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Wednesday, October 18, 2006

A new TV or a room for grandma?

According to the Philly Inquirer, elderly people in Pennsylvania need more money from taxpayers to be taken care of in their homes by strangers. By 2020, the article estimates 18.8 percent of state residents will be over 65 and the number of seniors over 85 will increase by 52 percent.
Am I the only one who remembers a time when family members took care of their elderly residents? My paternal grandmother nursed her dying husband in a bedroom off of their gun shop before his death (while she still ran the store out front) and then took care of his stepfather until his death more than 10 years later. My maternal grandmother lived with and took care of her father until his condition necessitated a round the clock nursing facility and then she took care of my grandfather until he was moved to a handicap accessible hospice care home and died.
Sad to say, my maternal grandmother now lives in an apartment by herself despite her expressed desire to live with one of her three children, all of whom have homes with 2-3 empty bedrooms and ample space. If there were not 5 of us in an 1100 sqft apt. you can bet I would have offered her a room here.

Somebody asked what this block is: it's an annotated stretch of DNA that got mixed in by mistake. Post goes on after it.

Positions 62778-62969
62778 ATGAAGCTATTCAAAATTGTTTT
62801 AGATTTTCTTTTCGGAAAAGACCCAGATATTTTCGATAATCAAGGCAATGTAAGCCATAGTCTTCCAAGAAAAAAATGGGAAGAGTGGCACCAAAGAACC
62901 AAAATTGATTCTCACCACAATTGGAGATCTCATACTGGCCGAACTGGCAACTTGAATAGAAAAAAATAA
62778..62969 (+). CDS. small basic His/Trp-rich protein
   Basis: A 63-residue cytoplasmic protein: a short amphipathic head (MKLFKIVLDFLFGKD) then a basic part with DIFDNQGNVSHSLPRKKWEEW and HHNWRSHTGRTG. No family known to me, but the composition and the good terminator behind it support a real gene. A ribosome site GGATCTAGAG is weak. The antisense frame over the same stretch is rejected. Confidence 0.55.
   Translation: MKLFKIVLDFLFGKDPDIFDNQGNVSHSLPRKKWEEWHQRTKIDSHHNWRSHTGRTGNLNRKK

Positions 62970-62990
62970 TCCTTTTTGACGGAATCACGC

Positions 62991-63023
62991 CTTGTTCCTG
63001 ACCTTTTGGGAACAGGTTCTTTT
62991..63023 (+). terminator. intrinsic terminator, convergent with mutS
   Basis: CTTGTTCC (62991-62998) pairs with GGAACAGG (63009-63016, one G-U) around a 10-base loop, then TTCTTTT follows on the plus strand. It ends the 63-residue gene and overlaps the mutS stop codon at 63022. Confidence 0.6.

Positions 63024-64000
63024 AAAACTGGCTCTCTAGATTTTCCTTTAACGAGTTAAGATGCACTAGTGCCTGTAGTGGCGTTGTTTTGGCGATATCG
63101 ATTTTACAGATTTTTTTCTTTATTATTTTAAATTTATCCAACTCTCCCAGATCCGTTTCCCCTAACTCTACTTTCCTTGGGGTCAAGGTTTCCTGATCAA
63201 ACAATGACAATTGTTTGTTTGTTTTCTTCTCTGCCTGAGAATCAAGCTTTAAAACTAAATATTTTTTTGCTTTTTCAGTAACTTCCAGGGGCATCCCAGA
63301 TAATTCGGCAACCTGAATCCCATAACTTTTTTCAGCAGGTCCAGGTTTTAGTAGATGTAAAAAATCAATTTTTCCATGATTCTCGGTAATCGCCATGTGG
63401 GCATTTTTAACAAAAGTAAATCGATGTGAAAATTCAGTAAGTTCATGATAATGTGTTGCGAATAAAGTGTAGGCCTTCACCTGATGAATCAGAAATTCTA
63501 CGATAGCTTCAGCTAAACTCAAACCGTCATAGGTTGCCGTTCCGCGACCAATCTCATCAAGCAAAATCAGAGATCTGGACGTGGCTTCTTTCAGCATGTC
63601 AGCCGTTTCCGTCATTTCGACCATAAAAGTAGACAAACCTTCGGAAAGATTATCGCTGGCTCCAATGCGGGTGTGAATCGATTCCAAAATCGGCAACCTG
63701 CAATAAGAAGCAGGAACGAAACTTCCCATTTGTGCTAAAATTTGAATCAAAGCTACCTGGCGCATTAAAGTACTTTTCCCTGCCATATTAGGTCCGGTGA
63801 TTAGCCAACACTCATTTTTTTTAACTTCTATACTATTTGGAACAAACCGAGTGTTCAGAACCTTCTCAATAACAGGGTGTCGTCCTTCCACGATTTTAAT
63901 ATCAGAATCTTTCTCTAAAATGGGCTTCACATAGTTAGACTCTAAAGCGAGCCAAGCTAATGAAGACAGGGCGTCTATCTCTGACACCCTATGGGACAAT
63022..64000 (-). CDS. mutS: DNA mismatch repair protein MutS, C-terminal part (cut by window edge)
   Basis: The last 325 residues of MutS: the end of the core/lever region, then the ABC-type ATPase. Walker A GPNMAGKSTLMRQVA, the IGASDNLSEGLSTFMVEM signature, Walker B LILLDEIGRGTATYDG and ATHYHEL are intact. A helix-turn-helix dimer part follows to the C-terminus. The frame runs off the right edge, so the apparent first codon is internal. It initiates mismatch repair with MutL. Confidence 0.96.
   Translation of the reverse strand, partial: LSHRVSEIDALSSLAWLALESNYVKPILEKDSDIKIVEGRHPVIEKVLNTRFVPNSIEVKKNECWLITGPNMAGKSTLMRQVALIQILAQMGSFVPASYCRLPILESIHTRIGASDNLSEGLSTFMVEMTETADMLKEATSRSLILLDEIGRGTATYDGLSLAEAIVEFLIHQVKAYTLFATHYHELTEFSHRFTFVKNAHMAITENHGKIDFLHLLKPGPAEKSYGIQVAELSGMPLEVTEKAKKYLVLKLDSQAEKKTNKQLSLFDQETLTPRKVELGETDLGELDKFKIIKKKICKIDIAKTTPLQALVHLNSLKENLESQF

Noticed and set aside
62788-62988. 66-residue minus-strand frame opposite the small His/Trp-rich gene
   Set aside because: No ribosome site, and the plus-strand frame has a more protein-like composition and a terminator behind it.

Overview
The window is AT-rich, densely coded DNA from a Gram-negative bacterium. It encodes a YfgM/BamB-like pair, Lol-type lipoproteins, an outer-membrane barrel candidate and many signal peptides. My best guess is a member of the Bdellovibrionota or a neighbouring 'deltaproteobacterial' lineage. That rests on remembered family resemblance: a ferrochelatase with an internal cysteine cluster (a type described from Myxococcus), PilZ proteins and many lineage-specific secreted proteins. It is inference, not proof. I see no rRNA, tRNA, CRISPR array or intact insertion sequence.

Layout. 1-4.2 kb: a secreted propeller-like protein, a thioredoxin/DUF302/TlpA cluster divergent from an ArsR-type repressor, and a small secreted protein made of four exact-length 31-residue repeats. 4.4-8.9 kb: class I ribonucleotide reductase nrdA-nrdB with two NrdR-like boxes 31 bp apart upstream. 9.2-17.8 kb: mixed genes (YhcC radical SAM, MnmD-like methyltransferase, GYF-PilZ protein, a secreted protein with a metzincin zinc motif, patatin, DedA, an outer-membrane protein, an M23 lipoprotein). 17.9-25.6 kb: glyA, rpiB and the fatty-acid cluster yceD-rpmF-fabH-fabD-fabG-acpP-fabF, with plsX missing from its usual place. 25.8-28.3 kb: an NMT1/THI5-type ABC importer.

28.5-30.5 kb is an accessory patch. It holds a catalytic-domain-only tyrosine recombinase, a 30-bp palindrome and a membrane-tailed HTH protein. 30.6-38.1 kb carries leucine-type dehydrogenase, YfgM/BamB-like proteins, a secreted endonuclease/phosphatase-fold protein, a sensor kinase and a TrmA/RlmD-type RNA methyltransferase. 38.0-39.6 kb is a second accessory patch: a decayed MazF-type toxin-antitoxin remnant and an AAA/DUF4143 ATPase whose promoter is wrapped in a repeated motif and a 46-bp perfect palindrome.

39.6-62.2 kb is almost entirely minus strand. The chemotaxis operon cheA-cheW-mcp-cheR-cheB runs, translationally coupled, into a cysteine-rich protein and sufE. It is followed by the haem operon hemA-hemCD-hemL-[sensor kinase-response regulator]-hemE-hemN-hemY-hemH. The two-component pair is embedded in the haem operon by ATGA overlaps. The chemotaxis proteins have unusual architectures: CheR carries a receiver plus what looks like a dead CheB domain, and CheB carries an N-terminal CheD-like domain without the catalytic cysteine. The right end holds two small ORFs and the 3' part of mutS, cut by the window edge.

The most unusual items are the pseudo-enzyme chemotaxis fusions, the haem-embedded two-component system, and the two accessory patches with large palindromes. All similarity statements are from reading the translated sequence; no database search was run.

We are arguably the most prosperous country on the face of the earth and we want the government to take care of the people who raised us. We want to stick them in homes, or have others watch them in-home and have it covered by someone else. Why is it preposterous to have children foot the bill of their parents care? It isn't. Drive an older car, by a smaller TV, get less cable channels or buy fewer presents for your kids this Christmas (or Easter, Halloween, their Birthday, etc.) Would it be difficult to live with your parents again? I don't doubt it. Offer it up. If I am needed to take care of my parents I'm sure many opportunities will arise when I am called upon to suffer. Parental mortification. As a teenager you didn't know it could serve a higher cause. The fourth commandment, honor thy mother and father, doesn't become irrelevant the minute one moves out of the house. Now I understand some medical conditions merit specialized care and are outlandishly expensive but if you would do it for your child (or your dog), why not your parents? If you can find a way for one, why not the other? Is it because as a society we value the lives of our senior less? Perhaps. We try to convince them to not burden us with their illness and caregiving, and so we encourage euthanasia or maybe a' do not resuscitate' order. We stopped seeing them as our mothers, fathers, grandparents and loved ones and instead saw them as excess baggage. Can you imagine if we started inviting our parents back into our homes? If we lived as extended families again? I'm not dreaming. With the baby boomers aging and a seriously lacking social security system plus a nation $4 trillion in debt, how much longer do you think the government will pay someone to granny sit for you? We should have a Christ- room ready in our house at all times. Sometimes we do not need to look very far to find someone in need of a place to stay.